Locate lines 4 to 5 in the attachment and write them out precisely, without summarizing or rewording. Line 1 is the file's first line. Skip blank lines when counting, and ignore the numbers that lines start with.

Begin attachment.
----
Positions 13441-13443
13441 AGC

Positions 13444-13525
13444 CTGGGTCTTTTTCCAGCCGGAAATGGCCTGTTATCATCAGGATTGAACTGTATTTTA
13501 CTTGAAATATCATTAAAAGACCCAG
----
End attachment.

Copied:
13444 CTGGGTCTTTTTCCAGCCGGAAATGGCCTGTTATCATCAGGATTGAACTGTATTTTA
13501 CTTGAAATATCATTAAAAGACCCAG